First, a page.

The crippling brain condition doctors say is all in your mind: Triggered by a bump on the head, it left teenage kayaking world champion in a wheelchair and shattered her Olympics dream
- Georgia Carmichael, 17, diagnosed with functional neurological disorder (FND)
- Suffered chronic headaches and fatigue weeks after winning kayaking world cup
- Condition affects the central nervous system and, for decades, has been dismissed by doctors as being ‘all in the mind’
Having won two gold medals in the 2017 under-18 kayaking world cup when she was just 15, it’s fair to say Georgia Carmichael was in peak condition.
But just six weeks after the event, she was struck down with searing headaches, chronic fatigue and an unbearable sensitivity to bright lights. Within months, she had suffered a devastating seizure, leaving her paralysed from the waist down and reliant on round-the-clock care.
The only possible cause, she believed, was a bump to the head weeks earlier, following a minor fall in the changing room at her school.
Just months after winning two gold medals in the 2017 under-18 kayaking world cup, Georgia Carmichael had suffered a devastating seizure, leaving her paralysed from the waist down and reliant on round-the-clock care
But as Georgia, from Marlow, Buckinghamshire, later learned, this seemingly insignificant knock was enough to trigger a crippling neurological condition that would change her life for ever.
Georgia was – eventually – diagnosed with functional neurological disorder, or FND. It affects the central nervous system – and, for decades, has been dismissed by doctors as being ‘all in the mind’. And that leaves FND patients’ fighting to be taken seriously, in a similar way to those with chronic fatigue syndrome, or ME.
This is also thought to be a fault with the central nervous system, and affects 250,000 Britons. ME causes physical and mental fatigue as well as painful limbs, loss of concentration and digestive issues.
Distressingly, as no physical cause can be found, ME was commonly misdiagnosed, often as depression, stress or another mental health problem, as symptoms can seem similar.
Now, leading experts have dubbed FND ‘the new ME’ and warn that, for similar reasons, thousands of Britons may not be receiving appropriate treatment.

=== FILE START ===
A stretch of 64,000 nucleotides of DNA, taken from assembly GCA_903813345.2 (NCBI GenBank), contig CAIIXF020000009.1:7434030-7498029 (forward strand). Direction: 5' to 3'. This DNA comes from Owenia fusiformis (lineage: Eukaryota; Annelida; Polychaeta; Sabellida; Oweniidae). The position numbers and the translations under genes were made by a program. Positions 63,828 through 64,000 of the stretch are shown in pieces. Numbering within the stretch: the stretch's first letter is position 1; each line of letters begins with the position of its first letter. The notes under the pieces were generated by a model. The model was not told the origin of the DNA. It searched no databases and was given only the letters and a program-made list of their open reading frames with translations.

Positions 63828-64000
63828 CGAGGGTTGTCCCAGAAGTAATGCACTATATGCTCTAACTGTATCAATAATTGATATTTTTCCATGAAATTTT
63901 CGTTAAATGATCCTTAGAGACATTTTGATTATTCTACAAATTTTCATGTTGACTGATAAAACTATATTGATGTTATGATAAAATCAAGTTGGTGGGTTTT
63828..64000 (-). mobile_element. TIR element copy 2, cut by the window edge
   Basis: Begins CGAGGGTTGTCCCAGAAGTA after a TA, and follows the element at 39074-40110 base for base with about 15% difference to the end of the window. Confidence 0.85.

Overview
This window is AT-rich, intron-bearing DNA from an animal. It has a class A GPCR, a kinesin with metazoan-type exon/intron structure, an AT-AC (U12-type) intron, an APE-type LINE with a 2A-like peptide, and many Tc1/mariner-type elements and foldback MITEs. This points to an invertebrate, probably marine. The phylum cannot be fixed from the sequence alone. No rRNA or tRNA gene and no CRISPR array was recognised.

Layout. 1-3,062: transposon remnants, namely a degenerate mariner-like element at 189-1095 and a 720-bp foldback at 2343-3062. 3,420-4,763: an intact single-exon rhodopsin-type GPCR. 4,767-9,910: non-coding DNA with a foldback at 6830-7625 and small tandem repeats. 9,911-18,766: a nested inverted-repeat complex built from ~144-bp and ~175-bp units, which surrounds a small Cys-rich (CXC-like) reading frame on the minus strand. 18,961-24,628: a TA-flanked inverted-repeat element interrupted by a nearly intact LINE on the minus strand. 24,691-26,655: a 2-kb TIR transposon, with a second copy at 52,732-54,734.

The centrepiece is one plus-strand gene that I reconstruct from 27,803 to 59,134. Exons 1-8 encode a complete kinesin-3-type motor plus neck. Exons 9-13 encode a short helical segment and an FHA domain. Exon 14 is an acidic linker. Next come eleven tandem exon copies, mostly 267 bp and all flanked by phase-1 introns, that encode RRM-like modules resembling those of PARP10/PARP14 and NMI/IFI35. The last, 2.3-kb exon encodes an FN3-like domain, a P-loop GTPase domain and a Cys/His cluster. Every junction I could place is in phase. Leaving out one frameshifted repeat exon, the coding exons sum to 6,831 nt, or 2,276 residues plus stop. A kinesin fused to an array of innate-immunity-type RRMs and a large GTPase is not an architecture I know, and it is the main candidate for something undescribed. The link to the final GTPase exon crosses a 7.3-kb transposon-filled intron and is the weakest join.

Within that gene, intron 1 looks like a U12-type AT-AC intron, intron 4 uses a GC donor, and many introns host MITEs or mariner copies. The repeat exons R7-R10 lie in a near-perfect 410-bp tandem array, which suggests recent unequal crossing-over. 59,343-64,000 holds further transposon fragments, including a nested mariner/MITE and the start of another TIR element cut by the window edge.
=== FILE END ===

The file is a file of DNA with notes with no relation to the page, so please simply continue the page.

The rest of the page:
Dr Tim Nicholson, a neuropsychiatrist at London’s Maudsley and King’s College hospitals, says: ‘As has been the case with ME, FND has very often been misconstrued as something imagined or faked because the disorder falls between the gap of physical and mental health. Sadly, even some doctors may dismiss it as feigned because they can find no physical evidence for it.’
Weeks before the stroke, she was struck down with searing headaches, chronic fatigue and an unbearable sensitivity to bright lights.
Yet Georgia’s incapacitated state, 17 months after the onset of symptoms, proves that the horrific consequences of FND are undoubtedly a reality. The schoolgirl, now 17, says: ‘I now have no control of my body. I’m unable to even sit up. I basically have the abilities of a newborn baby.’
And she is not alone. A series of recent studies have revealed that thousands of Britons may be suffering from this cruel but hidden illness.
British researchers estimate that up to one in six patients treated for neurological problems could be suffering FND, making it the next most common problem after headache conditions. But many remain misdiagnosed.
Experts believe a physical or psychological factor, such as the minor injury Georgia suffered, can trigger the brain to malfunction. It is thought that FND disrupts the messages sent via nerves between the body and the brain.
This causes a range of symptoms similar to those of epilepsy and Parkinson’s disease, including limb weakness, numbness, tremors, blackouts and seizures.
Mobility is often so badly affected, that many are left bed-bound or in a wheelchair.
At best, symptoms are mild and temporary, disappearing after several months. At worst, they are crippling and enduring, continuing for the duration of sufferers’ lives.
When Georgia first presented her cascade of symptoms to doctors in August 2017, after her world cup heroics and that bump on the head, they believed she was suffering concussion.
But soon she became hypersensitive to light and noise, leaving her unable to leave the house without sunglasses and earplugs.
Her mother Cindy, 54, says: ‘Over that summer she changed dramatically. She struggled with lots of people talking at once, she missed school and kayaking practice.’
Eventually, Georgia was forced to give up training completely.
Cindy, a public speaking training consultant, and her husband Dominic, 55, made an appointment with a sports doctor who urged them to take Georgia to see a paediatric neurologist.
It was while waiting for that appointment that Georgia went for a walk – and suffered a stroke-like seizure. Unable to walk or talk, she was immediately rushed to John Radcliffe Hospital in Oxford, where a barrage of cognitive tests and brain scans finally saw her diagnosed with FND.